JUL 14, 2015 08:15 AM PDT

Historic Pluto Fly-By Via New Horizons Grabs Photos of Pluto's Surface

Very little was known about the dwarf planet of Pluto; in fact, very little is still known about it, but more is known now than ever before thanks to the historic fly-by by NASA's New Horizons spacecraft.

The spacecraft has been floating around in space for nine and a half years after its initial launch in 2006. It has been hurdling towards the outer realms of space at over 30,000 miles per hour and even at those speeds, it's just now getting to Pluto.

That should give you some idea of just how far Pluto is from Earth... it's pretty far. NASA notes that the distance traveled was more than 3 billion miles.

On Tuesday, NASA's New Horizons spacecraft zipped past Pluto, revealing that Pluto is actually a bit larger than once thought, and showing the surface of the planet in high detail for the first time in space exploration history.

To celebrate, NASA released the following color image of Pluto on Tuesday that was captured just before the fly-by:

Pluto just before the historic fly-by on Tuesday.

New Horizons was the closest to Pluto on Tuesday, starting at 7:49 A.M. Eastern Time on July 14th 2015 than it has ever been in history, and it was so for a solid 15 minutes before it started to drift away even further into space.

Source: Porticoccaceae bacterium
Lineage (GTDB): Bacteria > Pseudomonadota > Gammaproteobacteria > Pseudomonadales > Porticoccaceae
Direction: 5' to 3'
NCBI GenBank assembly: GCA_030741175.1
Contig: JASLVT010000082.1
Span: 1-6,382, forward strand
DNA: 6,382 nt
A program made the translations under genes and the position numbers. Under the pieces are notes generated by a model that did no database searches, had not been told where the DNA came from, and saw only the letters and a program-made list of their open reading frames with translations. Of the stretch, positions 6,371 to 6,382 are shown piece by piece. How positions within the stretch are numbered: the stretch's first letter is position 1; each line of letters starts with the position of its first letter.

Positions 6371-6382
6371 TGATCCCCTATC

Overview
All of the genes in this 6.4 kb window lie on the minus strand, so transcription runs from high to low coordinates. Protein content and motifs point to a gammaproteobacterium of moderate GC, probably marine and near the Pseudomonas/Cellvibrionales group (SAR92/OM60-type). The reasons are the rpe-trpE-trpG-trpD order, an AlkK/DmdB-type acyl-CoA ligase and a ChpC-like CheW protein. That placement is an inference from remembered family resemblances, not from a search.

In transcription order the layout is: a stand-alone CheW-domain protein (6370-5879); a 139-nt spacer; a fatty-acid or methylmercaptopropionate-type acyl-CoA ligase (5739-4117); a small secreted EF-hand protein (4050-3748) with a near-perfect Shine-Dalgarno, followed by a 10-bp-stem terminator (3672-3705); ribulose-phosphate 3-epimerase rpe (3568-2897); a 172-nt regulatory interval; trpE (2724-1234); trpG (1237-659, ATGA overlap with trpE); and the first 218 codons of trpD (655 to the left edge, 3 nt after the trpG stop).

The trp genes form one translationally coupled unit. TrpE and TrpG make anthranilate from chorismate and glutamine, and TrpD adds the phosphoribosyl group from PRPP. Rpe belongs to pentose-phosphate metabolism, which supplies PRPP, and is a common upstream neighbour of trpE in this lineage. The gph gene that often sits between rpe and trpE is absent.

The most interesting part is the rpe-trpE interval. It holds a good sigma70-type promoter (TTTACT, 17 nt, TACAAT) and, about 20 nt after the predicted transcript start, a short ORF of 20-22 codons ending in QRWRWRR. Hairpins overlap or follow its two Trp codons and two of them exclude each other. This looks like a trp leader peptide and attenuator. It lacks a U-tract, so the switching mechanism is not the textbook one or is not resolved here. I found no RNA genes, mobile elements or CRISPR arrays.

On Wednesday July 15th, New Horizons will communicate with scientists here on Earth again to reveal details about the fly-by, including information about the conditions of the spacecraft during the fly-by, as well as any additional photographs that were taken. We won't get this information on Tuesday because New Horizons is busy using all of its power to capture data right now.

Tomorrow's photographs will be higher quality, and more high quality photos will be released throughout the week as NASA receives them, but this September, even higher resolution color photographs will be released of Pluto.



As the spacecraft continues through space, there is a chance it could be met with space debris. NASA appears confident that they will receive their signals before that time comes.

It's a big day for the Space and Astronomy community.

Source: NASA

About the Author
  • Fascinated by scientific discoveries and media, Anthony found his way here at LabRoots, where he would be able to dabble in the two. Anthony is a technology junkie that has vast experience in computer systems and automobile mechanics, as opposite as those sound.
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